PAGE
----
Violating a Restraining Order

restraining order violation

Under California Penal Code Section 273.6 PC, it is against the law to violate a lawfully issued California restraining or protective order. This occurs when despite knowing about a protective order (a term used interchangeably with “restraining order”), the defendant violates the terms of that order and engages in the prohibited conduct.

Protective orders must be granted by a judge and are designed to protect individuals from harassment, physical abuse, stalking or threats. The specifics of an order will vary depending on the situation but often prohbit the respondent from having any contact with the protected party. This would include in-person contact as well as phone calls, text messages, e-mails or social media interactions.

There are a number of different types of restraining orders that may be issued. Each category of restraining order requires the petitioner to establish different factors before the order can be granted. A domestic violence restraining order is issued to protect individuals from domestic abuse at the hands of someone they were in an intimate relationship with, such as a boyfriend or husband.

A civil harassment restraining order is intended to protect those from harassment or threats coming from someone who they are not intimately involved with, such as co-workers, relatives or others who may engage in threatening behavior. An elder or dependent adult abuse restraining order may be issued to protect those who are 65 and older or adults who suffer from disabilities.

There are three different types of restraining orders; emergency protective orders which can be issued by officers when someone is in immediate danger, temporary restraining orders which may often be issued to cover the period before a restraining order hearing is held and a permanent restraining order which can be issued by a judge following a hearing in which both sides have an opportunity to be heard. A permanent restraining order will typically be issued for three years and can be extended if necessary.

If a person is found to be in violation of a restraining order, he or she can be charged criminally under California Penal Code Section 273.6 PC. To convict the defendant, the prosecution would have to establish that there was a lawfully issued protective order, that the defendant knew about the order and that the defendant intentionally violated the order.

This means that if the restraining order was not lawfully ordered or if the defendant did not know about the restraining order, he or she may have a valid defense if charged criminally. This may occur where the defendant was never properly served with notice of the hearing and thus never knew about the issuance of the restraining order.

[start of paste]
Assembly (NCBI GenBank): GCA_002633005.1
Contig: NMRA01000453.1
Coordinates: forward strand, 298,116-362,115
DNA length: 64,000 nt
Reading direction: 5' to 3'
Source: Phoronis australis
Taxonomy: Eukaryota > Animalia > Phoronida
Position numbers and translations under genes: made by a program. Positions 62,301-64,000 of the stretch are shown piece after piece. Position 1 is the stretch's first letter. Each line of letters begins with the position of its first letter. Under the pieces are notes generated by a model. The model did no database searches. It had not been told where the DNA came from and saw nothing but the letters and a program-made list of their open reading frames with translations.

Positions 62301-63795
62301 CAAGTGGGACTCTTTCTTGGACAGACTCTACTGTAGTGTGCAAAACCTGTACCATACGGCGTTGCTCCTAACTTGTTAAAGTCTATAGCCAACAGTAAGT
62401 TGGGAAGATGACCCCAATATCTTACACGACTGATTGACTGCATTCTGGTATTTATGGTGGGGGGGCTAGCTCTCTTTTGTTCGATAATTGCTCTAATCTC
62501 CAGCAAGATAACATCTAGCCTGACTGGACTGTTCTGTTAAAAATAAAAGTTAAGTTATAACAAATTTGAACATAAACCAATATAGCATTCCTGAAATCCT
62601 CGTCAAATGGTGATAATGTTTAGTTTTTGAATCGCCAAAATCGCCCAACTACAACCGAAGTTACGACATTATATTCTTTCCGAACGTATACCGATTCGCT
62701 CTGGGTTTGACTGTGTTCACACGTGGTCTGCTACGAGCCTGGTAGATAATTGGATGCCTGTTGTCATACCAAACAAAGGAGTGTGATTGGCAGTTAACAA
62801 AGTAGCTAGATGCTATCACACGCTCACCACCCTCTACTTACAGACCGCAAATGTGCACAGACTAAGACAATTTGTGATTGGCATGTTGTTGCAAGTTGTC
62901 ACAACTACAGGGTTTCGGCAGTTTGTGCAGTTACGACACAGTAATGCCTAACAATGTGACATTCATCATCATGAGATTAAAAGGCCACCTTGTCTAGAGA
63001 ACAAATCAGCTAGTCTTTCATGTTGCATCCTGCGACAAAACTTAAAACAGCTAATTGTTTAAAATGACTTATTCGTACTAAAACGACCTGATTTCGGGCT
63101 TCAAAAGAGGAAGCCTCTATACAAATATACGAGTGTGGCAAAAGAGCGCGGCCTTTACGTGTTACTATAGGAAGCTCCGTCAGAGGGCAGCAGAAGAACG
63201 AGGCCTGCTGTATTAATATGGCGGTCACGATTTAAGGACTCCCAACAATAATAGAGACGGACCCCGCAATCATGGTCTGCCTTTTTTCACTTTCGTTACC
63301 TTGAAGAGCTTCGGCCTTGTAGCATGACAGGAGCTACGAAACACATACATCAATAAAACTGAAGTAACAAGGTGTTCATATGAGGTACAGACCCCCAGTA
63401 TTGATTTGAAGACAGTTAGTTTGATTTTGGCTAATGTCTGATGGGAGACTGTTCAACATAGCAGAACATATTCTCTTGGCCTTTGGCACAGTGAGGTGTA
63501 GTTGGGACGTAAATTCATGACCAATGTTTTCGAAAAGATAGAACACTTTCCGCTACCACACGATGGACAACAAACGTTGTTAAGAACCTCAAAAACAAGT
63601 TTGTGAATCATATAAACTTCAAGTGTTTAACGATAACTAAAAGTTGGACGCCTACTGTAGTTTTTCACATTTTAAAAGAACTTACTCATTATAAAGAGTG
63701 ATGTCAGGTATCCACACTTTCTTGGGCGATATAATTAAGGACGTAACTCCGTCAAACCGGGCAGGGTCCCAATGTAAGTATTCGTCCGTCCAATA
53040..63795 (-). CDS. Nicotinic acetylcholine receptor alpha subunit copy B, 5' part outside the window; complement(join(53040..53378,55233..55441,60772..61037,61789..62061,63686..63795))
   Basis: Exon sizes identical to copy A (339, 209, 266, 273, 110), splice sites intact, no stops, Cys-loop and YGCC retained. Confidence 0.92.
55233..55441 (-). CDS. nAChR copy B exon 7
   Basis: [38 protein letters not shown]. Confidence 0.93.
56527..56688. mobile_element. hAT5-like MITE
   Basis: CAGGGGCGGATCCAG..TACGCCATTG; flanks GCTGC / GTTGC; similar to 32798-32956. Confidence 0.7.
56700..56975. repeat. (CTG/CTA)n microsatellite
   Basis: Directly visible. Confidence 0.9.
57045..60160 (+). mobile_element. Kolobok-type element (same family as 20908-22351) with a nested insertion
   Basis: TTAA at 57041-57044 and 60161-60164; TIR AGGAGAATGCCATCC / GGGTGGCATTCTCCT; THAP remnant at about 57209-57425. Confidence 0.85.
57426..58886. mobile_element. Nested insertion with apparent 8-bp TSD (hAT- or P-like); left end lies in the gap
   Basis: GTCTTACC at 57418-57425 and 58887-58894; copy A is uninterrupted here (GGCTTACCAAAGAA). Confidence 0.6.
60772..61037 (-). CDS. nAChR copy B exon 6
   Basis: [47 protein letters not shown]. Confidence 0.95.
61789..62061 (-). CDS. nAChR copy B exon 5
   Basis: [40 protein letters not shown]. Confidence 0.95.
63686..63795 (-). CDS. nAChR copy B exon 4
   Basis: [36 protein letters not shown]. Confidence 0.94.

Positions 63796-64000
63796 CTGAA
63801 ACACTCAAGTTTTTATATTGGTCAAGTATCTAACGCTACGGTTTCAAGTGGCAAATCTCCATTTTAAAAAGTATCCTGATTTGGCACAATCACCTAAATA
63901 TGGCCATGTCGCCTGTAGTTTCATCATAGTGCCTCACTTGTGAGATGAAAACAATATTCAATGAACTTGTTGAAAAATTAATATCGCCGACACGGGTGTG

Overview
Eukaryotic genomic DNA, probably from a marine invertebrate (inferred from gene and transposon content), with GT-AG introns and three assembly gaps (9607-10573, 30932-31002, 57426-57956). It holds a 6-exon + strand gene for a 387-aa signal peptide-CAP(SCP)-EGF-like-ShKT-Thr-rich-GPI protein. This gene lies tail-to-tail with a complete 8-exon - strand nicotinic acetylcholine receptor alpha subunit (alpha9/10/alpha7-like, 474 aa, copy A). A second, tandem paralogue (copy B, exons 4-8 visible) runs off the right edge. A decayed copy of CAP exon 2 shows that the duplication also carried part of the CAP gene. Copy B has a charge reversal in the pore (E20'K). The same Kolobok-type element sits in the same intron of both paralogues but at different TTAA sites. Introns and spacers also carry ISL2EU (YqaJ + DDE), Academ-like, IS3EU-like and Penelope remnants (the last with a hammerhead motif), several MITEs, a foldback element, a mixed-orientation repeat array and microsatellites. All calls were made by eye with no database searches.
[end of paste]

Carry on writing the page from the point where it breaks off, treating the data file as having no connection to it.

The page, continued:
In addition, the defendant would not be guilty of this offense if he or she did not intentionally violate the protective order. For example, the defendant may inadvertently run into the protected person while out in public or in another unavoidable situation. In these cases, the defendant would have a legitimate defense if charged criminally. However, prosecutors and judges tend to be highly suspicious of “inadvertent encounters” that may occur in these scenarios especially where the defendant had previously been accused of stalking the protected person.

Violating a restraining order is a misdemeanor level offense, and those convicted can be sentenced to serve up to a year in jail and up to a $1,000 fine. In addition, judges may require that the defendant engage in anger management or domestic violence counseling as a condition of probation. Subsequent violations can lead to felony charges.

A defendant who has a restraining order issued against him or her loses the right to lawfully own or possess a firearm. If the defendant is found to be in possession of a firearm, he or she could face additional criminal charges and penalties.

If you have been charged with violating a protective order or have been served with notice of a protective order hearing, it is critical that you meet with a Los Angeles Criminal Defense Attorney right away. Los Angeles Criminal Defense Lawyer Michael Kraut is a former Deputy District Attorney with over 14 years of prosecutorial experience who is highly skilled at fighting restraining orders and defending those who have been charged with violating these orders.

For more information about Los Angeles violating a restraining or protective order, and to schedule your free consultation, contact Los Angeles Criminal Defense Lawyer Michael Kraut at the Kraut Law Group located at 6255 Sunset Boulevard, Suite 1480, Los Angeles, CA 90028. Mr. Kraut can be reached 24/7 at 888-334-6344 or 323-464-6453.

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